Steam Heat

It’s the time of year in the Pacific Northwest to crank up the heat. Every time I turn the knob on our heating registers, I’m reminded of the Pointer Sisters rendition of Steam Heat. On the City of Boise website you’ll learn:

“Four independent heating districts operate geothermal systems within Boise that serve more than five million square feet of residential, business, and government space. Energy is produced locally and sustainably. Every gallon pumped out is injected back into the system.”

One of those four independent heating districts is historic Warm Springs, a tree-lined avenue that’s home to many of the Victorian-style mansions erected by wealthy miners and businesspeople around the turn of the 20th century. The area gets its name from the natural hot springs that flow from Boise’s fault line.

We live in the carriage house of one of the oldest mansions in the surrounding area (circa 1865). We’re fortunate that our minimalist space enjoys earth-friendly, cost-efficient heat from the hot springs throughout the winter.

I don’t get “steamed” too often, but when I do—it’s not pretty. A few of the large, small, and mid-sized things that get me hot under the collar are mistreatment of people (anything less than respectful), littering, and people who don’t take loving care of their animals.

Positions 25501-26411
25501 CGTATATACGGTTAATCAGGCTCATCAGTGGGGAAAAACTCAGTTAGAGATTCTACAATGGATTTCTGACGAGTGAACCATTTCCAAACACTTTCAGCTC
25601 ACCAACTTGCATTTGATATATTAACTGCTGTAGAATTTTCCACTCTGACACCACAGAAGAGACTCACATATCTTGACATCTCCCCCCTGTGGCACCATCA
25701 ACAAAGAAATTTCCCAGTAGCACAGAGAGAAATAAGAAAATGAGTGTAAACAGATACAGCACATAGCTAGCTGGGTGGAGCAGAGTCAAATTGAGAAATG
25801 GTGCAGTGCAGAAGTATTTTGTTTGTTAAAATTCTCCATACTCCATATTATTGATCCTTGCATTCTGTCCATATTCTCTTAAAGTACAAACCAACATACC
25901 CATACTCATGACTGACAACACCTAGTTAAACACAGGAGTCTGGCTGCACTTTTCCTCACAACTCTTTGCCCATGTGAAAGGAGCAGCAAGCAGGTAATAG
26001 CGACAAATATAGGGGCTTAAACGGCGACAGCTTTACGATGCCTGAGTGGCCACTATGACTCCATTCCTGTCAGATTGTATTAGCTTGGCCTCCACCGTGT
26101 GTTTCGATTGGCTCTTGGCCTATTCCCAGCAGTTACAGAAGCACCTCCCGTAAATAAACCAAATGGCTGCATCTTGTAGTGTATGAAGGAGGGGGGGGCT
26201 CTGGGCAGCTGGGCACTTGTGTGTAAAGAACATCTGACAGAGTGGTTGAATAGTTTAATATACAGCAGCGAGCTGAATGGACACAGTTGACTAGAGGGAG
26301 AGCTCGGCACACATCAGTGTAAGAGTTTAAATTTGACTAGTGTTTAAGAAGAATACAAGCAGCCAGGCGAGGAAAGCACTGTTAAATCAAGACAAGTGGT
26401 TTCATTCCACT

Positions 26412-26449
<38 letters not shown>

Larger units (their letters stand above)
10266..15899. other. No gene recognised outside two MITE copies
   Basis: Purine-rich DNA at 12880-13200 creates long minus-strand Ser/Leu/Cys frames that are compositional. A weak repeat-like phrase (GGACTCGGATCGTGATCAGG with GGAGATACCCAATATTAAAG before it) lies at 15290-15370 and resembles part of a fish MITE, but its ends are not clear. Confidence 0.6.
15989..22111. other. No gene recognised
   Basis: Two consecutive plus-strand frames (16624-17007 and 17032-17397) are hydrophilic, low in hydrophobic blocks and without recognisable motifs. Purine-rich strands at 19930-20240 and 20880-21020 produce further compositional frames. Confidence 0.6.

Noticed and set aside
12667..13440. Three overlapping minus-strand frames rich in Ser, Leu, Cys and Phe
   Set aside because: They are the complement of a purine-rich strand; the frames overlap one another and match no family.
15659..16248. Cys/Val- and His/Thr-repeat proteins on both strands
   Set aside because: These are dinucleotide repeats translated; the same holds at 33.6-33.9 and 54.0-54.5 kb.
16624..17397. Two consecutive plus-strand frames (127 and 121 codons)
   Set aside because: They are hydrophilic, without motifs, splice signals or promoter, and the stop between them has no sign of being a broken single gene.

What chaps your hide, boils your blood, or makes you hot under the collar?

© TuesdaysWithLaurie.com

The Grass is Greener

Kitty corner from our driveway is a lovely home with enough acreage to pasture two horses, Butterscotch and Nutmeg. Recently the owners had a landscaping team put trees in along the fence line.

In an effort to prevent the horses from rubbing against the baby trunks—giving the trees a chance to establish—a temporary rope fence was put in place to keep this small space horse-free for a while.

Butterscotch and Nutmeg have the majority of the acreage to graze in, yet they stand at the temporary fence and gaze yearningly at the small patch of grass they can’t have.

Have you ever had a case of the grass is greener on the other side?

© TuesdaysWithLaurie.com

My Cup Runneth Over

When we saw this trailer overflowing with bicycles galore, I thought, Holy cow, that’s a lot of bicycles! I don’t know who owns them or why they have so many, but clearly their “cup runneth over.”

For the rest of the walk I wondered, what do I have a lot of? Certainly nothing tangible in that quantity. But I have a heckofa lot of intangibles to be grateful for: peace, joy, and whole health—body, mind, and spirit. In fact, my cup runneth over!

Does your cup runneth over?

Happy Thanksgiving from our house to yours.